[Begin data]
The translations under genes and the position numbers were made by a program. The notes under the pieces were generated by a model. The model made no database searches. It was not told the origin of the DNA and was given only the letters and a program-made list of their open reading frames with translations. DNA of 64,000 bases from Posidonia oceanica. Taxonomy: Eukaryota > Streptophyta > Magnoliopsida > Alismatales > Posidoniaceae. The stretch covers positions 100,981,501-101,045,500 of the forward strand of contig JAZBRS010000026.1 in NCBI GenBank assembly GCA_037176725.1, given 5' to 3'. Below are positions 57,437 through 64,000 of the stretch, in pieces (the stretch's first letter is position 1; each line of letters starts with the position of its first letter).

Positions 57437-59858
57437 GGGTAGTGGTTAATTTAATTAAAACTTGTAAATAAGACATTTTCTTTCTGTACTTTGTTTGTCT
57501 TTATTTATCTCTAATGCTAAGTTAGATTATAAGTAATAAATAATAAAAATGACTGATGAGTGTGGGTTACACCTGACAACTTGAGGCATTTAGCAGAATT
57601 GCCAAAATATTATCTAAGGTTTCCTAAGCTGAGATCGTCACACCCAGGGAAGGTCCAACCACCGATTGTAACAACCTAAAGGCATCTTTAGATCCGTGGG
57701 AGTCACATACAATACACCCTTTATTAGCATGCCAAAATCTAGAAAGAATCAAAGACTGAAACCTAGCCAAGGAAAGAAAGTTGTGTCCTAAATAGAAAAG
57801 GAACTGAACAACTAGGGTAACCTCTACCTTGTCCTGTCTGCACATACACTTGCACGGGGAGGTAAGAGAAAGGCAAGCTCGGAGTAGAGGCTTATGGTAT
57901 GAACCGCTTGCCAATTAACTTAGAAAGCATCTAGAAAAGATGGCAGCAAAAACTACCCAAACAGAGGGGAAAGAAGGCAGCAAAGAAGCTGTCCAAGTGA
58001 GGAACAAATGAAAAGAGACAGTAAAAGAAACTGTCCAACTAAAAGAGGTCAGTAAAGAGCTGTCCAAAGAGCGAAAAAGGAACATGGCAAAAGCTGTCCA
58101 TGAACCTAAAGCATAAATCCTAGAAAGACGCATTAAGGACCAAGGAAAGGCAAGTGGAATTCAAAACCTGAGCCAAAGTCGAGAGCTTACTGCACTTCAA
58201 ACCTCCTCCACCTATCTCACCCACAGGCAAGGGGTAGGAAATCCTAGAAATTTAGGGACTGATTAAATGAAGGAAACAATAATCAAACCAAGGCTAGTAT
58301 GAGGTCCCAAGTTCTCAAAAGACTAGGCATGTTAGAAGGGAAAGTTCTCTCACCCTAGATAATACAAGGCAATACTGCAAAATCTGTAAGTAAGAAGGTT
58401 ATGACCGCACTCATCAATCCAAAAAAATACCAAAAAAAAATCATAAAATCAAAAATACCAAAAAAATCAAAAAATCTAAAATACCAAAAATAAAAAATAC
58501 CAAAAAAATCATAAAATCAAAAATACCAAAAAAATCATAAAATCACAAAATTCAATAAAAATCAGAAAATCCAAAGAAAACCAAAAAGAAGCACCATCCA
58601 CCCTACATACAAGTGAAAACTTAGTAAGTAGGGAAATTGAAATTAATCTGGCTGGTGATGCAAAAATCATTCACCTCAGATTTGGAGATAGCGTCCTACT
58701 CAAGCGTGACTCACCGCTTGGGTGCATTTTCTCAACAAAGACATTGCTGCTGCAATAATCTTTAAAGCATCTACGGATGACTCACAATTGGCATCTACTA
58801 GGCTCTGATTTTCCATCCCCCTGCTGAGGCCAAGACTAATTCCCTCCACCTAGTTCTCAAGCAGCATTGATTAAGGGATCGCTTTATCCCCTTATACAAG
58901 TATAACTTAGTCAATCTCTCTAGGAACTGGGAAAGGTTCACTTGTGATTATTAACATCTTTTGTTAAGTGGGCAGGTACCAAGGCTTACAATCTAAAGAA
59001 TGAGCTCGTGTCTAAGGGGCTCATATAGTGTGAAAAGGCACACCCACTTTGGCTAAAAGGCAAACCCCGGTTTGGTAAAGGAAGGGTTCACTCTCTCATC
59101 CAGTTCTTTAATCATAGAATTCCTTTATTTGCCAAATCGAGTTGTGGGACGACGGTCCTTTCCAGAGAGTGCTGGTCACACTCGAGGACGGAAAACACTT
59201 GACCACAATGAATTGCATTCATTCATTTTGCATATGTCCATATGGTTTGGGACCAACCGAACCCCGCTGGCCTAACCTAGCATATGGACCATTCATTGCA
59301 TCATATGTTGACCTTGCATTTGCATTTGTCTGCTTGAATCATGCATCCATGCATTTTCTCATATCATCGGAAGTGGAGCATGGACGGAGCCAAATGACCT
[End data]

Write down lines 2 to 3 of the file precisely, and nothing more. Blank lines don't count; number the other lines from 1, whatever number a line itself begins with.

Positions 57437-59858
57437 GGGTAGTGGTTAATTTAATTAAAACTTGTAAATAAGACATTTTCTTTCTGTACTTTGTTTGTCT